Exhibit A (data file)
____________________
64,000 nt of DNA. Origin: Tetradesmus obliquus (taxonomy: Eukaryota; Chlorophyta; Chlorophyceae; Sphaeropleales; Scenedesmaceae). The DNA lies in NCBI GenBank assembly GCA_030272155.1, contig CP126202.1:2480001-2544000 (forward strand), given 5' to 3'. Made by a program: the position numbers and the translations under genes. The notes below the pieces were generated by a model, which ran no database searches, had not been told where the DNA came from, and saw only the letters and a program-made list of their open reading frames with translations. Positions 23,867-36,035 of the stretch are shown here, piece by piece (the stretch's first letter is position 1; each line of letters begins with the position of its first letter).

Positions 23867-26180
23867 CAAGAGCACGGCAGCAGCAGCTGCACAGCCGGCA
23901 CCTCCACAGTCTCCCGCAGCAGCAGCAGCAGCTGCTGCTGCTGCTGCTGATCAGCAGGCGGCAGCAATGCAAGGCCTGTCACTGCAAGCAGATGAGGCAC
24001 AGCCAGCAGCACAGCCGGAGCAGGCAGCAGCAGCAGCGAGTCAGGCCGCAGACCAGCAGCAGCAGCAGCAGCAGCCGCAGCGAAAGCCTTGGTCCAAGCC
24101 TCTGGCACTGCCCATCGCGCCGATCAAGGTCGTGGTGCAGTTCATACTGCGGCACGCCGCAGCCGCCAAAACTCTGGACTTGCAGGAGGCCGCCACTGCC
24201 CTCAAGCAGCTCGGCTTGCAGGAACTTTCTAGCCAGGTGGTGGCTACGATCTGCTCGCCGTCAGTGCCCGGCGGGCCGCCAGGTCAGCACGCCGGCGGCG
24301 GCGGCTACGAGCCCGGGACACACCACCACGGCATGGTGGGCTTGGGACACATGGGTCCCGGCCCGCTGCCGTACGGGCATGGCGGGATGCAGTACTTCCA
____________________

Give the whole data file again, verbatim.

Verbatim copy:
64,000 nt of DNA. Origin: Tetradesmus obliquus (taxonomy: Eukaryota; Chlorophyta; Chlorophyceae; Sphaeropleales; Scenedesmaceae). The DNA lies in NCBI GenBank assembly GCA_030272155.1, contig CP126202.1:2480001-2544000 (forward strand), given 5' to 3'. Made by a program: the position numbers and the translations under genes. The notes below the pieces were generated by a model, which ran no database searches, had not been told where the DNA came from, and saw only the letters and a program-made list of their open reading frames with translations. Positions 23,867-36,035 of the stretch are shown here, piece by piece (the stretch's first letter is position 1; each line of letters begins with the position of its first letter).

Positions 23867-26180
23867 CAAGAGCACGGCAGCAGCAGCTGCACAGCCGGCA
23901 CCTCCACAGTCTCCCGCAGCAGCAGCAGCAGCTGCTGCTGCTGCTGCTGATCAGCAGGCGGCAGCAATGCAAGGCCTGTCACTGCAAGCAGATGAGGCAC
24001 AGCCAGCAGCACAGCCGGAGCAGGCAGCAGCAGCAGCGAGTCAGGCCGCAGACCAGCAGCAGCAGCAGCAGCAGCCGCAGCGAAAGCCTTGGTCCAAGCC
24101 TCTGGCACTGCCCATCGCGCCGATCAAGGTCGTGGTGCAGTTCATACTGCGGCACGCCGCAGCCGCCAAAACTCTGGACTTGCAGGAGGCCGCCACTGCC
24201 CTCAAGCAGCTCGGCTTGCAGGAACTTTCTAGCCAGGTGGTGGCTACGATCTGCTCGCCGTCAGTGCCCGGCGGGCCGCCAGGTCAGCACGCCGGCGGCG
24301 GCGGCTACGAGCCCGGGACACACCACCACGGCATGGTGGGCTTGGGACACATGGGTCCCGGCCCGCTGCCGTACGGGCATGGCGGGATGCAGTACTTCCA